Spoil Bank


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spoil bank

[′spȯil ‚baŋk]
(mining engineering)
In surface mining, the accumulation of overburden.
The place where spoil is deposited. Also known as spoil heap.

Spoil Bank

 

an accumulation on the surface of a mine of waste rocks or substandard minerals removed in working deposits; a heap of tailings from ore-washing plants or sludge from metallurgical plants. In open-pit mining spoil banks are divided according to their location into inner banks (in the excavated parts of quarries) and outer banks (accumulated outside quarries). Depending on the topography, spoil banks are called lowland or highland banks, and depending on the number of layers, they are known as single-stage or multistage spoil banks. They are also divided according to the machine used into excavator (shovel), plow, chain-and-bucket, bulldozer, hydraulic, or combined spoil banks.

The construction of a spoil bank begins with the making of an initial heap using draglines, power shovels, chain-and-bucket excavators, bulldozers, or scrapers. During the mining operation the spoil is accumulated in layers. Spoil banks may be parallel, fan-shaped, curvilinear, or circular; parallel or curvilinear displacement of the front is common. The development of the front from its initial position may be one- or two-sided. The basic geometric parameters of spoil banks are area, height, and slope. Much importance is attached to the stability of spoil slopes, which is determined by the geological engineering conditions and the technology of making spoil banks, the geological structure of the spoil bank and the foundation (the lithological composition, structure, and texture of the rocks and the hypsometry of the foundation surface), the hydrophysical and mechanical properties of the spoil rocks, and the technique used in making the spoil bank.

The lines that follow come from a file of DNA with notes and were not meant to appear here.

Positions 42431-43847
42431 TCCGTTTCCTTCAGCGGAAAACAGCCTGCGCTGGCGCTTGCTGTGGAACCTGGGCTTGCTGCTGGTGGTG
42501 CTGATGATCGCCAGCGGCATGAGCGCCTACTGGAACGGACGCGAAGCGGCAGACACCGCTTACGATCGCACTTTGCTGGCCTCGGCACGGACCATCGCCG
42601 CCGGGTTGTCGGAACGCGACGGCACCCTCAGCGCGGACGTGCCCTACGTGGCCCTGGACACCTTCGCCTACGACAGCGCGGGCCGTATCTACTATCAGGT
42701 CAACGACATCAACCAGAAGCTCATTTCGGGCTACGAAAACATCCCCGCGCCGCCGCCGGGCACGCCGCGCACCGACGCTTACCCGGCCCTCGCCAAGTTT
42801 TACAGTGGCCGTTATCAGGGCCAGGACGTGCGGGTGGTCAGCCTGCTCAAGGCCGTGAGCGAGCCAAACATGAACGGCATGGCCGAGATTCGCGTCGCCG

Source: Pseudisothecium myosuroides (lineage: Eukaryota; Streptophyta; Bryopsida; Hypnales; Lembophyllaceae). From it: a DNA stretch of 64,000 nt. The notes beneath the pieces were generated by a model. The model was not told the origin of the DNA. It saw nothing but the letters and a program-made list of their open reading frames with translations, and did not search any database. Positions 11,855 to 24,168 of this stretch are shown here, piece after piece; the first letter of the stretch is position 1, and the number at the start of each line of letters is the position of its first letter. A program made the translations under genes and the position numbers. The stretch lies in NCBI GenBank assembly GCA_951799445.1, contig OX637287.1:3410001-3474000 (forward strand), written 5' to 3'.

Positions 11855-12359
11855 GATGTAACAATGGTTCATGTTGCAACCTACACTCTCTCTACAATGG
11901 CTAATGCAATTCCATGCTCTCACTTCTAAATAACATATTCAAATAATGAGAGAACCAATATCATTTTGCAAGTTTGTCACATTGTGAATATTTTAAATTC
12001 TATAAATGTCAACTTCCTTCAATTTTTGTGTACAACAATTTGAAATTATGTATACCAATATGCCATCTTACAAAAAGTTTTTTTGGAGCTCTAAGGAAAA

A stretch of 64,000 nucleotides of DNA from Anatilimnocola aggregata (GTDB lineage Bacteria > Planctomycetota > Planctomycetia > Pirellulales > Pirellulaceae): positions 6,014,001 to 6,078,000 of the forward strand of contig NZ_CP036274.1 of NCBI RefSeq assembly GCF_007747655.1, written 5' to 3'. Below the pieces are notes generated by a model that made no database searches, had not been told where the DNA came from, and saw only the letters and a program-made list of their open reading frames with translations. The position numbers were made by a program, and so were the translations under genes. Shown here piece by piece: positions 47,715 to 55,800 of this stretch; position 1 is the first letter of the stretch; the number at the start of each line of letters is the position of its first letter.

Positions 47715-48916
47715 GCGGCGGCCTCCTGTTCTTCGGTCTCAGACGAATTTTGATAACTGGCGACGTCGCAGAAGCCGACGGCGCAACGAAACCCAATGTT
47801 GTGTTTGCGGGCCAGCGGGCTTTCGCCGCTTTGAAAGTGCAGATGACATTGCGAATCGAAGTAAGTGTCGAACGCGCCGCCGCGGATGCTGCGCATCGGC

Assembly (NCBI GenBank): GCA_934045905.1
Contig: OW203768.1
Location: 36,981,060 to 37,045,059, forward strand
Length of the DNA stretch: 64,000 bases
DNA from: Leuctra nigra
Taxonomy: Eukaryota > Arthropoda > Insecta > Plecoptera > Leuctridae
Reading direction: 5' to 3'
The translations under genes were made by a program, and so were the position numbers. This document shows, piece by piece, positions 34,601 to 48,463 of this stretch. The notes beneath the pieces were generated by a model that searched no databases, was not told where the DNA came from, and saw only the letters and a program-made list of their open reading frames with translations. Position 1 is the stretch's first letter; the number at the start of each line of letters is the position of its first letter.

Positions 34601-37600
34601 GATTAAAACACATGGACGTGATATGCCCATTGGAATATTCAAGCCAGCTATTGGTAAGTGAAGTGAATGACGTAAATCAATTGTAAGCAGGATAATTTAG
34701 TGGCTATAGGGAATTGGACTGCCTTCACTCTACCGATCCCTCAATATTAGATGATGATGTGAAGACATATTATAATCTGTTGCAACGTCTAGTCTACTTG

The height of spoil banks consisting of soft rocks and rocks of medium hardness usually does not exceed 30 m. Spoil banks composed of hard rocks may reach 60 m, and on slopes and in gorges they may be as high as 300 m. In working deposits by underground methods, the spoil banks of waste rocks on the surface are known in Russian as terrikonniki. After mining operations have ended, areas occupied by spoil banks are reclaimed.

B. K. ALEKSANDROV and B. A. SIMKIN

References in periodicals archive ?
The chairman WAPDA also explained in his letter that maintenance and complete rehabilitation of the spoil bank land which was spread over 40 kilometers in the Punjab area had become difficult for the project authority due to lack of funds and other resource.
The purpose of this study was to find a method of reclamation and revegetation on high slope spoil banks of coal mines in semi-arid Mediterranean climate conditions by using amended mine spoils (with pig slurry and straw) as a substrate.
If your favorite sandbar or spoil bank isn't very large, you can stake out in one location and let the fish come to you.
The spoil banks along the deepwater canal leading into the Progress Energy Nuclear Powerplant (actually located in the town of Red Level) attract the adult snook that favor the Gulf's edge for their reproductive rituals.
Bounded on the north by a very shallow flat and on the south by a dredged spoil bank, the warm trench attracts trout (and many other species) in early winter and often holds them there into March.
If the tide's flooding, you can turn south at the eastern end of the rock spoil bank, work your way to the cove, and then head east.
Good snook fishing awaits throughout Bennett's Creek, and at rock islands in and around the mouth of the Withlacoochee, coastal creeks and the spoil banks along the Greenway and the Crystal River powerplant canal to the south.